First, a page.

SPRINGFIELD, Ill. (AP) -- Illinois Senate Democrats delayed a floor vote Thursday on legislation to make the state the 10th in the nation to legalize gay marriage, but the sponsor expressed confidence there would be enough votes to pass it soon.
Sen. Heather Steans said two supportive Democrats and a Republican were missing from the General Assembly's lame-duck session, forcing her to pull back from pressing the issue that had momentum from the November elections and public encouragement from President Barack Obama.
But Steans, a Chicago Democrat, said the delay would only push a vote into next week or, at the latest, soon after the new Legislature is sworn in Jan. 9.
"This is definitely a question of when, not if," Steans said. "This is the right thing to be doing."
Democrats hold a 35-24 majority in the Senate, but not every member is on board with extending marriage rights to same-sex couples.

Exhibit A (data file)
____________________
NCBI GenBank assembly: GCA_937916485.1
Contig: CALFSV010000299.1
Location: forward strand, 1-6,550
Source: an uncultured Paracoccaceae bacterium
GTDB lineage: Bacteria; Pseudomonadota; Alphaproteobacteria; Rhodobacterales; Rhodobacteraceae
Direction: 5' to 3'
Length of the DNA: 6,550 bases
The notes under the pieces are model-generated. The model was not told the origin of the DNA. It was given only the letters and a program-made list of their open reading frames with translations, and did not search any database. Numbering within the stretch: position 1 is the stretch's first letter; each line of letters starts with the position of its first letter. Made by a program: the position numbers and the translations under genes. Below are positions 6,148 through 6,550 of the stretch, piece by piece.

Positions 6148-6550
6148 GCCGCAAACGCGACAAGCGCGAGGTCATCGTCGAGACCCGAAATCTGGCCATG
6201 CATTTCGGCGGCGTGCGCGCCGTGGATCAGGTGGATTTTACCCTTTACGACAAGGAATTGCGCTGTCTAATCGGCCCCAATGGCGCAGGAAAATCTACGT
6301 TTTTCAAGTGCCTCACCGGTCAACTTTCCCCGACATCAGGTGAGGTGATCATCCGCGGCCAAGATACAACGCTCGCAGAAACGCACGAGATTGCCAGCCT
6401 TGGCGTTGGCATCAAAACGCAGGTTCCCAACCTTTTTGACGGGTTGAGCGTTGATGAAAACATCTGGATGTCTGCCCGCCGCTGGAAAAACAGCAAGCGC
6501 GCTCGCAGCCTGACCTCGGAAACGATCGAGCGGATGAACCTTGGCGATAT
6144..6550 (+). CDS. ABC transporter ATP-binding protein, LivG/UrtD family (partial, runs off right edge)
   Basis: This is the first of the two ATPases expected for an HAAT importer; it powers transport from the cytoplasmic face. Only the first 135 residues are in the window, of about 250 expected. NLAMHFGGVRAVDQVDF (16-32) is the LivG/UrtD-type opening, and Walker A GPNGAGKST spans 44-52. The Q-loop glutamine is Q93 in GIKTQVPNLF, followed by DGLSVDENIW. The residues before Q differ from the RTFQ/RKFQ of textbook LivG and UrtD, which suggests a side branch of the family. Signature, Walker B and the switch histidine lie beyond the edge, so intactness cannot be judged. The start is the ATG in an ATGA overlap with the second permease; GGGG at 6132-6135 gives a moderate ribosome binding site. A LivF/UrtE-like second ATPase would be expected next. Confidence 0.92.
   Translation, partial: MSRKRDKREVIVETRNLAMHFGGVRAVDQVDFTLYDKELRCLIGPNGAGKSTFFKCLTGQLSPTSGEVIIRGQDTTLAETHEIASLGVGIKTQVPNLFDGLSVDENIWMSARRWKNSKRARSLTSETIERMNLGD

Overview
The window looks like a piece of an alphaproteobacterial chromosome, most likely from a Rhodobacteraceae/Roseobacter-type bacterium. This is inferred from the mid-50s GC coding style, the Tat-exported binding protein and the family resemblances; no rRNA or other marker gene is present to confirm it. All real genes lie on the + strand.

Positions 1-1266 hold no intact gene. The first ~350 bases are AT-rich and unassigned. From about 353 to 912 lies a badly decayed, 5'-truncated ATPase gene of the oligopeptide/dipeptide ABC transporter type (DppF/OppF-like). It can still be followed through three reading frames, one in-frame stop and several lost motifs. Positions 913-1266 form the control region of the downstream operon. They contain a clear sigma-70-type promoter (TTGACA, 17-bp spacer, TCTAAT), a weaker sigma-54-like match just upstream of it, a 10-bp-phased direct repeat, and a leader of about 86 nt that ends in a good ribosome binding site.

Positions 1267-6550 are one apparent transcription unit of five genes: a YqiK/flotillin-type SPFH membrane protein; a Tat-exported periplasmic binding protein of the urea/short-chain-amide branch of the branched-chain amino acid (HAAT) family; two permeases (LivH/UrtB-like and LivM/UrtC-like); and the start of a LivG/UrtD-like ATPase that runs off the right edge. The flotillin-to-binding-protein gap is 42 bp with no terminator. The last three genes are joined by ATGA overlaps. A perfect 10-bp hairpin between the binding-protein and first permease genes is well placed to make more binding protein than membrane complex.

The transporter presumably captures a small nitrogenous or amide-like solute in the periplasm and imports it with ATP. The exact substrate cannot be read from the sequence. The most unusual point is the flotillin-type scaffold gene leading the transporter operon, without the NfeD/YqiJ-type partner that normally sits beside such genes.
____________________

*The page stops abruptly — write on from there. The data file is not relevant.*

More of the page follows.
The issue's backers pressed the matter in the waning days of the 97th General Assembly to take advantage of soaring support in the state and nationally. Even though Democrats will claim a 40-19 advantage in the new session, newcomers will bring more diverse views.
The plan, which would remove from state law a prohibition on marriage between two people of the same sex, comes just 18 months after Illinois recognized civil unions. It is riding a wave from November ballot questions in several states bolstering gay marriage and support from Obama, whose political career began in the Illinois Senate.
But it has faced a bumpy ride this week, which began with high expectations. Steans' attempt to amend marriage language onto an existing bill Wednesday night stalled when Republicans demanded a roll call on a procedural measure and defeated the bill's progress.
A new vehicle for the legislation was still scheduled for a vote before the influential Senate Executive Committee Thursday, but that meeting had been delayed for hours as Democrats scrambled to gather enough votes.
One Democrat was out of the country and another had a family issue to attend, while a GOP supporter couldn't attend because of a death in the family.